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Writing foreign names.

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Writing foreign names.

Postby Daichi » Mon 08.15.2005 6:25 am

If a name ends with a consonant, as mine (Adam) does, are there rules for which sound should end the Japanese pronunciation? (ma, mi, mu, me, mo?)

For some reason when I first considered this, very early in my studies of Japanese, I instinctively thought of my own name as Adamu (it just seemed right), and was later shown to be 'correct' when I looked it up.

But, is there anything wrong in principle with writing my name Adame or Adami etc.?
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RE: Writing foreign names.

Postby Kates » Mon 08.15.2005 9:56 am

Usually, when a foreign word ends in a consonant the '-u' syllable is taken. (ie: MU, NU, KU, etc) So yes, your intuition was right: ADAMU would be the romaji way to write your name in Japanese: アダム.

Although, TO usually replaces TU, since TU is pronounce more like TSU. (And TSU usually is the '-ts' ending sound: ie: peanuts--piinattsu--ピーナッツ).

If you wrote: ADAME or ADAMI, it would be pronouced as such. The Japanese are quite familiar with the fact that foreign words often do not end in vowel sounds, and have adapted their language (or at least, the way they write/read foreign words in Japanese) to fit that.
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RE: Writing foreign names.

Postby Daichi » Mon 08.15.2005 10:04 am

Thank you Kates, much appreciated.
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RE: How about my name?

Postby dreimer » Fri 08.19.2005 1:21 am

Kates wrote:
Usually, when a foreign word ends in a consonant the '-u' syllable is taken. (ie: MU, NU, KU, etc) So yes, your intuition was right: ADAMU would be the romaji way to write your name in Japanese: アダム.

Although, TO usually replaces TU, since TU is pronounce more like TSU. (And TSU usually is the '-ts' ending sound: ie: peanuts--piinattsu--ピーナッツ).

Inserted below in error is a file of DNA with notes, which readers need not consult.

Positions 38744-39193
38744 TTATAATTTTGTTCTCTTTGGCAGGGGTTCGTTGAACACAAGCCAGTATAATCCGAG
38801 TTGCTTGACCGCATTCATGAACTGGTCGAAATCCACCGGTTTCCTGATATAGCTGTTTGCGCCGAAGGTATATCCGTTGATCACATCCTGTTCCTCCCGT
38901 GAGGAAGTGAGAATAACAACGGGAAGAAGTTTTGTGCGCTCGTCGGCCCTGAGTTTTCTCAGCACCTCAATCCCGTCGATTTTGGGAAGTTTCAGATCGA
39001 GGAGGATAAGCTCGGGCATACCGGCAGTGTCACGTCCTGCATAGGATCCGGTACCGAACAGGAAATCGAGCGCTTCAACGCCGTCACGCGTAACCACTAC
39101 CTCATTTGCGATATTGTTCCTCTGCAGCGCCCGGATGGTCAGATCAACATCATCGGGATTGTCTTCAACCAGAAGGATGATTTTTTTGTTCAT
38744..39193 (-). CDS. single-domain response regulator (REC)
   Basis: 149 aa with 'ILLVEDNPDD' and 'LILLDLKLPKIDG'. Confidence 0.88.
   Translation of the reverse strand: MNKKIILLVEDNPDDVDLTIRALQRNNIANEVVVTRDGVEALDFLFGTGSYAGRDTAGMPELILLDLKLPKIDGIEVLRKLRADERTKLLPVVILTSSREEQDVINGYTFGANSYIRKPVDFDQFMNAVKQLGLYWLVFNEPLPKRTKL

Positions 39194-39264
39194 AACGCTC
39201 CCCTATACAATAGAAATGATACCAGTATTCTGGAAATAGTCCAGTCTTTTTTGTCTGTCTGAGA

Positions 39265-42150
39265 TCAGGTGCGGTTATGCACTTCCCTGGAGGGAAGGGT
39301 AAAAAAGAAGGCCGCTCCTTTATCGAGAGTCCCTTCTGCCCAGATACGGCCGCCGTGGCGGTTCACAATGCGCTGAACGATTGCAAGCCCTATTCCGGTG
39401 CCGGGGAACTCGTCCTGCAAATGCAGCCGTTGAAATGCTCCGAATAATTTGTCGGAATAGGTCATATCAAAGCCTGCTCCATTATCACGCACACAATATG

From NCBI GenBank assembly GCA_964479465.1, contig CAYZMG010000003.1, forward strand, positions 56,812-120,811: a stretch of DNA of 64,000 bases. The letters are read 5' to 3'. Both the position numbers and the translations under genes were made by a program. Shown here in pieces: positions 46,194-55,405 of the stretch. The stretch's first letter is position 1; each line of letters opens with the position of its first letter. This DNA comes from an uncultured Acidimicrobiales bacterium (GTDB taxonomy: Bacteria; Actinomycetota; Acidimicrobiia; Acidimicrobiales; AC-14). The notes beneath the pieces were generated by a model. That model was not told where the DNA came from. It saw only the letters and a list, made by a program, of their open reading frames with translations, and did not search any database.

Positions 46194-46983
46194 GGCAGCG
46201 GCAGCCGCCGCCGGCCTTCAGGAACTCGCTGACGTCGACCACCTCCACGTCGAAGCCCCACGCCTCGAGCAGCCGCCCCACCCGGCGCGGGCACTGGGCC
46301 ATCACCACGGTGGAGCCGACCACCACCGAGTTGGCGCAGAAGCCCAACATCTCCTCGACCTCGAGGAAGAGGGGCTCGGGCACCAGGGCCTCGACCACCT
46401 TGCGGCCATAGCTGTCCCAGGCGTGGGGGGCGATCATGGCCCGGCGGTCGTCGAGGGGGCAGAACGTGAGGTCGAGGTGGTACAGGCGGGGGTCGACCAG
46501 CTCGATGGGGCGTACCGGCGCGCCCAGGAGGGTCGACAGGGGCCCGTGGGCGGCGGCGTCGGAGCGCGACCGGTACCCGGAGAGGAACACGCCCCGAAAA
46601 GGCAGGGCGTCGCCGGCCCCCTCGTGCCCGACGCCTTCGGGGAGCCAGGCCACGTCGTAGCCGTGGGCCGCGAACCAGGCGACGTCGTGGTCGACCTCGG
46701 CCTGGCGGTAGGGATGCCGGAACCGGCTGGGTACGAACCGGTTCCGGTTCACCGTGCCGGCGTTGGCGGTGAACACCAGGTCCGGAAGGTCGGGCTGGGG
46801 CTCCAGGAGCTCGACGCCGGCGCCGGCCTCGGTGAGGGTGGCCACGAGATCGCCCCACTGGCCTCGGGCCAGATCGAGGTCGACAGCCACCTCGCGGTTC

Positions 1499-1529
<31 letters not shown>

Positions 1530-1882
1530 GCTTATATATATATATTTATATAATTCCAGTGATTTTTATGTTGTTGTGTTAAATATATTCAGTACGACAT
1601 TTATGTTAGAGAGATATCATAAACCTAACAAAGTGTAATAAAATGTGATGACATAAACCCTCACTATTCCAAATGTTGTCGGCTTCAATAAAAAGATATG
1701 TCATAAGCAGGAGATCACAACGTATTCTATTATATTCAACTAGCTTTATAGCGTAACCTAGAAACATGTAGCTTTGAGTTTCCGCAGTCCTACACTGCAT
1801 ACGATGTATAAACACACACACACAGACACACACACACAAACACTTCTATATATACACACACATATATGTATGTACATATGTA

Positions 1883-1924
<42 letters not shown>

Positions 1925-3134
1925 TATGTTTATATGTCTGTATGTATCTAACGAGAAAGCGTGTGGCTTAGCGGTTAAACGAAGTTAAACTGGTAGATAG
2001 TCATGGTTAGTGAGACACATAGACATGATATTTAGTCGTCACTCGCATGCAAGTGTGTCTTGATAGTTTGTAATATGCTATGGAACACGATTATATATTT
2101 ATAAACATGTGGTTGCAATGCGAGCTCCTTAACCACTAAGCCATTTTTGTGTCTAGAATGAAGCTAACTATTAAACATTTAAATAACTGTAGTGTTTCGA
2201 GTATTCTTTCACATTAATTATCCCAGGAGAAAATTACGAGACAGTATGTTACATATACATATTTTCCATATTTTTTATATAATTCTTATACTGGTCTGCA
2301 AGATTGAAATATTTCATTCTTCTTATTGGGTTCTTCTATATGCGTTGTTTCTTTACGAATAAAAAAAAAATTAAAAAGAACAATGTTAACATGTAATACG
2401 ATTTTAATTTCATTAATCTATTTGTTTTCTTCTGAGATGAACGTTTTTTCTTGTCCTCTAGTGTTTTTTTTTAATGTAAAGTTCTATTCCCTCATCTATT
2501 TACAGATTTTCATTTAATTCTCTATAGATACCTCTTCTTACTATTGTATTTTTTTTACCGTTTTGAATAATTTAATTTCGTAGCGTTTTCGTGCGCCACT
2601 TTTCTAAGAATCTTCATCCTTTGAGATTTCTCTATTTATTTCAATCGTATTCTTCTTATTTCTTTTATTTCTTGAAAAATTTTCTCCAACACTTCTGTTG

If you wrote: ADAME or ADAMI, it would be pronouced as such. The Japanese are quite familiar with the fact that foreign words often do not end in vowel sounds, and have adapted their language (or at least, the way they write/read foreign words in Japanese) to fit that.


My name is "Dan"....which kinda makes things a bit fuzzy in my mind...That, and I always am reminded of Karate Kid...darn Hollywood...:|
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RE: Writing foreign names.

Postby Daichi » Fri 08.19.2005 4:30 am

My name is "Dan"....which kinda makes things a bit fuzzy in my mind...That, and I always am reminded of Karate


Dan is easy. It's just, well, Dan. - ダン

Assuming Dan is short for Daniel you can write Danieru - ダニエル

Or Danny becomes Danii - ダニ-
Last edited by Daichi on Fri 08.19.2005 4:36 am, edited 1 time in total.
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RE: Writing foreign names.

Postby dreimer » Fri 08.19.2005 1:30 pm

Thanks...I was wondering what the long (Daniel) translation would be, but that makes sense. And...nobody ever calls me Danny, or any variation (my grandmother was the last person allowed to call me that).

I appreciate the response.B)
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RE: Writing foreign names.

Postby Christian_ » Fri 08.19.2005 2:53 pm

http://www.takase.com/Names/NameInJapaneseA.htm Copy and paste that into your url and itll show you some common american names and their katakana and hiragana translations.
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RE: daaan da-dan dan~

Postby Kates » Fri 08.19.2005 3:13 pm

dreimer wrote:My name is "Dan"....which kinda makes things a bit fuzzy in my mind...That, and I always am reminded of Karate Kid...darn Hollywood...:|


I had a Japanese friend who was dating an American named "Dan"... and the funny thing about 'Dan' is that it's also a Japanese word. Several, in fact. ^^; And they all have kanji! Here we go~

段: step/stair (or a ladder rung) -- also stage, layer, (table) column
階段(かいだん) staircase

団: a body/group/troupe/company (of people)
医師団(いしだん): a medical team

壇: a platform/stage/podium
演壇(えんだん): a speaker's platform

断: decision
断を下す(だんをくだす): give one's/make a decision

談: talk/conversation
相談(そうだん): a consultation/talk/conference

暖: warmth
暖を取る(だんをとる): to warm oneself (at a fire)

男: man/male
男子(だんし): a boy/son/man/male